Monday, July 20, 2009

Running away from the Sea

One of the first memories I have of breaking words down into their component parts is doing it with "Shanghai" (上海).

The first step was easy, since the two characters were 上 (shàng, meaning 'on') and 海 (hǎi, meaning 'sea'). Shanghai ... "on the sea" ... fantastic. Even I could remember that!

It was very easy to remember '上' - but '海' remained elusive for me. So I got to wondering how that character might be made up. (And if you haven't already starting asking questions like this, don't worry ... you will!)

So with use of a decent dictionary (I used both and here), we find that:
  • 海 = 氵 + 每
hǎi (sea) is made up of shuǐ (the water radical, usually 水) and měi ('every')
  • 每 = 艹 + 母
měi ('every') is made up of cǎo (the grass radical, usually 艹) and mǔ ('female' or 'mother')

So now it's quite easy to remember:

Linking words together like this is another example of what I've called Wordpacks (see here for an introduction, and click here to see all Wordpacks in Mandarin Segments so far). I find it makes it easier to memorise words, and certainly more interesting to learn.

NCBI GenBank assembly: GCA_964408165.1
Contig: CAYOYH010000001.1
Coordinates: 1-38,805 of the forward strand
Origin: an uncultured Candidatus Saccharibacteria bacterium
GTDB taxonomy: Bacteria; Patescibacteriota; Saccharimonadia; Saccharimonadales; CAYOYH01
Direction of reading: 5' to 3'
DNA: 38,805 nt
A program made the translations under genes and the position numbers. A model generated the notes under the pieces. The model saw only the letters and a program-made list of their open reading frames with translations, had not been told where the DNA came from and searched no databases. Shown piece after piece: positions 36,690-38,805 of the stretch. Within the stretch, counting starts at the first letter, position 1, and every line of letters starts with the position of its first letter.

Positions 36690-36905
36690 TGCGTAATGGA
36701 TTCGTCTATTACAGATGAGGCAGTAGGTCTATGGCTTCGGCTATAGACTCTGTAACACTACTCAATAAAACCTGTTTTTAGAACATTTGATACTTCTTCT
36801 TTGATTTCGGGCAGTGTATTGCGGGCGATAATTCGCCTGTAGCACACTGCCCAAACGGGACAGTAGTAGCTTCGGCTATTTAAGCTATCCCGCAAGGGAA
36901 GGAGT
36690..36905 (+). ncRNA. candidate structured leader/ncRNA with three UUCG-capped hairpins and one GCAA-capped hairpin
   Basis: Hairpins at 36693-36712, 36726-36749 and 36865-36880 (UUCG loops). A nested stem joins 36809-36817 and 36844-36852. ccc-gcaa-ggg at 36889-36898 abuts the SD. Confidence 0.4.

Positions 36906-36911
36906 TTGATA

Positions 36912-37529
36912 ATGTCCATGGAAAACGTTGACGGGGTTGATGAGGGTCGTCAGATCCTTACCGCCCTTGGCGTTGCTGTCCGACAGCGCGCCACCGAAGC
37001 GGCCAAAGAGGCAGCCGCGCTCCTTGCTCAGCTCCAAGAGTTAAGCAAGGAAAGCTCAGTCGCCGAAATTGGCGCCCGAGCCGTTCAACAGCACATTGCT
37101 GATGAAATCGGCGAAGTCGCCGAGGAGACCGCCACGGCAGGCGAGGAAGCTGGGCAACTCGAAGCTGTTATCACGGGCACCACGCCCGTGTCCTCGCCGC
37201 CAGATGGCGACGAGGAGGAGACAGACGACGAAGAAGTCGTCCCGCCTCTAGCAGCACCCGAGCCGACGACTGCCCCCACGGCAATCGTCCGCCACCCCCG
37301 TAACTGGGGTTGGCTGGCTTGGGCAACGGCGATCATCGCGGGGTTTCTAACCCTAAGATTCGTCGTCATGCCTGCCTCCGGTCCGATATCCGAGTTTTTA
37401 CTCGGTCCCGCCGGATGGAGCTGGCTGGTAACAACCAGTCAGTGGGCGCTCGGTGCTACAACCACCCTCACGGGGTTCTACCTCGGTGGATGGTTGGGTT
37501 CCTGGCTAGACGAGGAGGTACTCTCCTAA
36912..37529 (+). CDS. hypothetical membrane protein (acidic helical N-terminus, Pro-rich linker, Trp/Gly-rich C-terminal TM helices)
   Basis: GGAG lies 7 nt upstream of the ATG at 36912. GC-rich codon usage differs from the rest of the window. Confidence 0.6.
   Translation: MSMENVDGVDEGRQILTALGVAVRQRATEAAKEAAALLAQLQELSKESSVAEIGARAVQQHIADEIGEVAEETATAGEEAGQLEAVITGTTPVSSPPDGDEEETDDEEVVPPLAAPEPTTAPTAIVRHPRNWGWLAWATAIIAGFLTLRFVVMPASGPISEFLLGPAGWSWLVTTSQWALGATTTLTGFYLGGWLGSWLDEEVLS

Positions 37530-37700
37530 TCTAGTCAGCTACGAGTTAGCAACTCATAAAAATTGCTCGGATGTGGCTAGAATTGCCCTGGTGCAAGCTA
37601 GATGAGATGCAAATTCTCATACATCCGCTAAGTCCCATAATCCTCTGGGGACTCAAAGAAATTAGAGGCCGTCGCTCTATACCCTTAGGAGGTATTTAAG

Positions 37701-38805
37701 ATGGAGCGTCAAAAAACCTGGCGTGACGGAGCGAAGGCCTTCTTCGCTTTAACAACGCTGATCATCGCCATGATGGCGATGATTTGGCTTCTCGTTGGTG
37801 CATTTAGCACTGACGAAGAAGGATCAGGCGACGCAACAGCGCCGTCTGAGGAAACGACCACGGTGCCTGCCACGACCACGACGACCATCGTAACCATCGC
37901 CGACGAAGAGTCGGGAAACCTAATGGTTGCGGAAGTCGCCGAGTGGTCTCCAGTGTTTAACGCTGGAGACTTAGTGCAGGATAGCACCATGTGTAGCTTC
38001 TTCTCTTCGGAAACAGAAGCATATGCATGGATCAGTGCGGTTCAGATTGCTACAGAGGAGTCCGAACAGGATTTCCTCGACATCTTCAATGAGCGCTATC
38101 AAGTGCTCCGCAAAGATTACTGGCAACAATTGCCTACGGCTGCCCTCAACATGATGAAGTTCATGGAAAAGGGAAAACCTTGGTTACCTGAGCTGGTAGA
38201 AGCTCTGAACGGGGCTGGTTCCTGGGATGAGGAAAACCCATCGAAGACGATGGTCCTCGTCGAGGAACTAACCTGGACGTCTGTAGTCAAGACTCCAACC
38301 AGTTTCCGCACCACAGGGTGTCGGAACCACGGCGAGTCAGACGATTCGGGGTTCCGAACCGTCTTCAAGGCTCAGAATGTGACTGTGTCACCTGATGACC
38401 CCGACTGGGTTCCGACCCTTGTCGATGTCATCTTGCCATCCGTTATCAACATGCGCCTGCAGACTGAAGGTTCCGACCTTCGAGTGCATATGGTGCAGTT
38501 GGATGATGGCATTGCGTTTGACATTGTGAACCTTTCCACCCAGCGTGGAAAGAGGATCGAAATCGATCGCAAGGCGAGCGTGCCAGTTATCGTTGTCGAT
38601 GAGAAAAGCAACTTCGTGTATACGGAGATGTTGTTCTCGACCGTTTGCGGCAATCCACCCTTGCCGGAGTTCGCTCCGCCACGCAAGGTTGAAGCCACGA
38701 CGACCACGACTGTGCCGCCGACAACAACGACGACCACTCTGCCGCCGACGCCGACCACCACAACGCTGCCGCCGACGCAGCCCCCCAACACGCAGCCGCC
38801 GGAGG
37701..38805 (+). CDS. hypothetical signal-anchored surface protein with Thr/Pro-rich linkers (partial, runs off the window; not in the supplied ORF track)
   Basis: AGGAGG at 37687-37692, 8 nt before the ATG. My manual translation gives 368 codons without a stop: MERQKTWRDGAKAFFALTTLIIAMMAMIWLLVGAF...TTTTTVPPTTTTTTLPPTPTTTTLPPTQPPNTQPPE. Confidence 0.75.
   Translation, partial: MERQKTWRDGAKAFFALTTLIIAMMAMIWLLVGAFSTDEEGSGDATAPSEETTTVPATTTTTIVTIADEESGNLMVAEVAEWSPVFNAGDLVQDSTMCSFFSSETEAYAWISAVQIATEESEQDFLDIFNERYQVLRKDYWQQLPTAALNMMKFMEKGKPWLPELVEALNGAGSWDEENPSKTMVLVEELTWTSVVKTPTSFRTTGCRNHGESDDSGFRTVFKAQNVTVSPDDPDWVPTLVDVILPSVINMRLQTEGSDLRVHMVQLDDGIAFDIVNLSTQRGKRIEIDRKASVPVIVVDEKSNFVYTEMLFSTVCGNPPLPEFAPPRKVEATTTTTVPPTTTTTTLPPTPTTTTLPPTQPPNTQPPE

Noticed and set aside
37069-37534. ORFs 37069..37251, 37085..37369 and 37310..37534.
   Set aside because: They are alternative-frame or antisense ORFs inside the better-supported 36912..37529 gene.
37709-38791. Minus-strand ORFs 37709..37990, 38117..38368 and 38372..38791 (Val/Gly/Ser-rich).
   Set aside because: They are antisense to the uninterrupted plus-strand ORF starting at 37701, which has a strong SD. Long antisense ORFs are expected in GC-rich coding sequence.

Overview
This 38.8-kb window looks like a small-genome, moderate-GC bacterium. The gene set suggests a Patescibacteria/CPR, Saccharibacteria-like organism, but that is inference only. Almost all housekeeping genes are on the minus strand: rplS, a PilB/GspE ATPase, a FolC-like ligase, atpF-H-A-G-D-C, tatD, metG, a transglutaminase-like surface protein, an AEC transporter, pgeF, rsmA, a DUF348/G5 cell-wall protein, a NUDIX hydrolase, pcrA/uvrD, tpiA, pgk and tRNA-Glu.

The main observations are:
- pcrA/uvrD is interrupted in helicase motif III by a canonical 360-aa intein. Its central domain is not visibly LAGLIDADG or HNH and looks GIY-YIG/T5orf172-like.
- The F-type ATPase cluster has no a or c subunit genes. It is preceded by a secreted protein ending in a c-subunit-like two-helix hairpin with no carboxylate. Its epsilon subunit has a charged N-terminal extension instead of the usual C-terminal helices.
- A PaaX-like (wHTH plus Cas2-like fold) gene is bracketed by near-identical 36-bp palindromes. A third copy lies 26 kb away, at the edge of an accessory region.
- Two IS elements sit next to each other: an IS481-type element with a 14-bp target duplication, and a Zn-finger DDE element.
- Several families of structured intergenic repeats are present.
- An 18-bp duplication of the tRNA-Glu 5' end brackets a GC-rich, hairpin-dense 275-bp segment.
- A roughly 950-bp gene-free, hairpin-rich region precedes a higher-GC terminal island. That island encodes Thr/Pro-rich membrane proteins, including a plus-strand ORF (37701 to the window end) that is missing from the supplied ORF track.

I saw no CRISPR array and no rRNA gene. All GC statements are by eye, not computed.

And please don't just read this post, nod your head sagely and think that it would make it easier to learn, if you could just be bothered. Look at the three characters, note the similarity, note the build-up (or the the 'build-down'), make up a sentence ('a sea for every mother'???) - and learn it. Actually learn it.

And if you have similar hanzi build-ups that you use, drop us a note in the comments below.

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